• 2 teaspoons chili powder
  • 2 teaspoons cumin
  • 2 teaspoons smoked paprika
  • 1 teaspoon garlic powder
  • 1/2 teaspoon cilantro
  • 1/2 teaspoon crushed red pepper
  • Salt and pepper, to taste

Cook rice according to package instructions. Brown beef in skillet until cooked. Drain and set aside. Heat oil in skillet over medium high heat. Add onion and sauté until translucent, about five minutes. Add bell pepper and cook until almost soft, about seven minutes. Add mushrooms, tomatoes, cooked beef, broth (or water), black beans if using, and seasonings. Bring to a boil, cover, and reduce heat to simmer for twenty minutes, adding more broth if it begins to run dry. Remove from heat. Stir in cheddar cheese until melted. Serve immediately over rice. Note: depending on temperature of pan or other factors, you may need more or less broth.

Kelsey Rumler, Wiregrass EC

Raspberry Cream Cheese Jalapeño Peppers

  • 9 jalapeños
  • 4 ounces softened cream cheese
  • 1/4 cup raspberry preserves
  • 18 slices bacon

Cut the jalapeños in half, scrape the seeds and ribs from the pepper. Combine raspberry preserves and softened cream cheese. Fill each pepper boat with cream cheese and raspberry preserves. Wrap each pepper with bacon and place on a baking pan. Preheat grill to 350 degrees and place peppers on the indirect side of grill for 30 minutes until the bacon is crisp and the cheese bubbly.

Kirk Vantrease, Cullman EC

Peppers and Onions Skillet

  • 1 pound ground beef or turkey
  • 1/2 yellow green and red bell peppers, chopped
  • 1 medium onion, chopped
  • 1 zucchini squash, chopped
  • 1 tablespoon cooking oil
  • 1 teaspoon salt
  • 1/4 teaspoon pepper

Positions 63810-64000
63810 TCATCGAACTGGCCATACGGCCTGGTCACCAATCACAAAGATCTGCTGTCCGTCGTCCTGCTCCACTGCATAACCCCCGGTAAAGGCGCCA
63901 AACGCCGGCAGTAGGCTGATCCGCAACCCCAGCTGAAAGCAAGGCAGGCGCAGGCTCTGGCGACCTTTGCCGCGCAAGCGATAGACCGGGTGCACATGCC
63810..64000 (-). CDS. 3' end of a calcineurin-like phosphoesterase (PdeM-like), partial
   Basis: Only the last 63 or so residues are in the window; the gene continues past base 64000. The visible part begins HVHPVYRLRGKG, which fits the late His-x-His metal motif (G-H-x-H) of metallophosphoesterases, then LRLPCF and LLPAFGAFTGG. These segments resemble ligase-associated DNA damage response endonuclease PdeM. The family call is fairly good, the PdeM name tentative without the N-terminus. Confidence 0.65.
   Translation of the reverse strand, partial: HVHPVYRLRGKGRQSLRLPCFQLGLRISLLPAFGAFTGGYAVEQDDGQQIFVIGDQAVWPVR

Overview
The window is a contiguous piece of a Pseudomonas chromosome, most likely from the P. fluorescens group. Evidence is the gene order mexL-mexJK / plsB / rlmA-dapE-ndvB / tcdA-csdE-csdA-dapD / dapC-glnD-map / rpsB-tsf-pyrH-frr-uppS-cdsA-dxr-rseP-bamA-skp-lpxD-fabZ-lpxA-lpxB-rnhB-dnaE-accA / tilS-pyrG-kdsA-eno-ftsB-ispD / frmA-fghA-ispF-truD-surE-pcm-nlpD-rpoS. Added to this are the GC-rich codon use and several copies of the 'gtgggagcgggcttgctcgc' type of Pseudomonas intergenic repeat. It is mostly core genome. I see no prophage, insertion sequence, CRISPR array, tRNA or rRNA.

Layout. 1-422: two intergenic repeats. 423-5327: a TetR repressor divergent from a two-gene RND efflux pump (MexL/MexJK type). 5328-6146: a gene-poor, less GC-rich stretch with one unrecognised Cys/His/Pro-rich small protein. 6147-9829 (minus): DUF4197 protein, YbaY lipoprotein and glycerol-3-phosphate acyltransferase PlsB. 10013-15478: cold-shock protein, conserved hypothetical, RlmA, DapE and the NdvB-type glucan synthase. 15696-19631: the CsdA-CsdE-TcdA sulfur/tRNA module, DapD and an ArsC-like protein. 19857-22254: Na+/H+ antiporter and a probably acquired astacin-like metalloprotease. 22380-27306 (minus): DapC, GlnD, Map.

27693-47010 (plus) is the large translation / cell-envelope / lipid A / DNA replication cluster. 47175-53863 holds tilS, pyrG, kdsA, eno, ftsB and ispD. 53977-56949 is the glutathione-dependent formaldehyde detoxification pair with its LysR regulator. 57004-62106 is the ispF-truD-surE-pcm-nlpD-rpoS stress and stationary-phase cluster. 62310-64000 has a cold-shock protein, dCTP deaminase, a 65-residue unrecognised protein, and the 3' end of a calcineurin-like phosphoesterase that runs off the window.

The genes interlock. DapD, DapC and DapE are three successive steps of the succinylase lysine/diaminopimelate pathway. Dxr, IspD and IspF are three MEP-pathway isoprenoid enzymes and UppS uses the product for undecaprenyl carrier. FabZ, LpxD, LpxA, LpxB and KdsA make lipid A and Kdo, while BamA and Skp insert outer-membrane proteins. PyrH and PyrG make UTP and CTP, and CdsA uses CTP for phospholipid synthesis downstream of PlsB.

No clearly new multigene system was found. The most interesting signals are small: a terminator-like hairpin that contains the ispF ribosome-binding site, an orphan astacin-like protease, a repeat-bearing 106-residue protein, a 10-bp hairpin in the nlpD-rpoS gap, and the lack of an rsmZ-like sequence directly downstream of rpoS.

• 1 teaspoon garlic powder

Cook meat and drain, then sauté chopped vegetables for 10-15 minutes. Add in one tablespoon oil, add meat back in with seasoning and cook for 10 minutes.

Lends Dodd, Joe Wheeler EMC

The Buttered Home

There are many great ways to use peppers in delicious ways. My favorite way is to make a dish sweet and colorful. In the summer, I like to keep things light and delicious, so using multi-colored bell peppers in dishes is a great way to do that. As pleasing to the eye as the tummy, these peppers quickly steal the show! Enjoy! Find more easy recipes like this one from Brooke at

Sheet Pan Mediterranean Chicken and Vegetables

  • 3-4 8-ounce chicken breasts or tenderloins
  • 1 zucchini, cut into bite-sized pieces
  • 1 yellow squash, cut into bite-sized pieces
  • 1-2 bell peppers, sliced, any color
  • 2 tablespoons olive oil, divided
  • ¼ teaspoon salt
  • ¼ teaspoon pepper
  • ¼-½ cup crumbled feta cheese
  • 1 teaspoon dried oregano
  • 2 tablespoons minced garlic
  • 2 tablespoons lemon juice

Preheat oven to 375 degrees. Place chicken on one end of a sheet pan (parchment paper optional). Dice and prep vegetables and place in a large bowl. Drizzle chicken and vegetables with a bit of olive oil and lightly season with salt and pepper. Arrange vegetables next to chicken on the sheet pan, making sure they are in a single layer.

Bake in oven for 35-40 minutes, checking often to stir vegetables or turn chicken. Chicken is done when it reaches internal temperature of 160-165 degrees. Allow to rest before serving.

While chicken and vegetables are baking, assemble ingredients for dressing. In a medium bowl, combine minced garlic, lemon juice, oregano and olive oil. Whisk together well. When protein and vegetables are done, arrange as desired on a serving platter. Drizzle dressing over chicken and vegetables right before serving and garnish with feta cheese.


Get The Latest Updates

Subscribe To Our Monthly Newsletter

Get a sneak preview of each month’s magazine when you sign up! 


While You're Here

Related Posts


Never Miss A Story

Get our Weekly recap with the latest news, articles and resources.
Cookie policy
We use our own and third party cookies to allow us to understand how the site is used and to support our marketing campaigns.

Sign up for our e-newsletter

for the latest articles, news, events, announcements and alerts from Alabama Living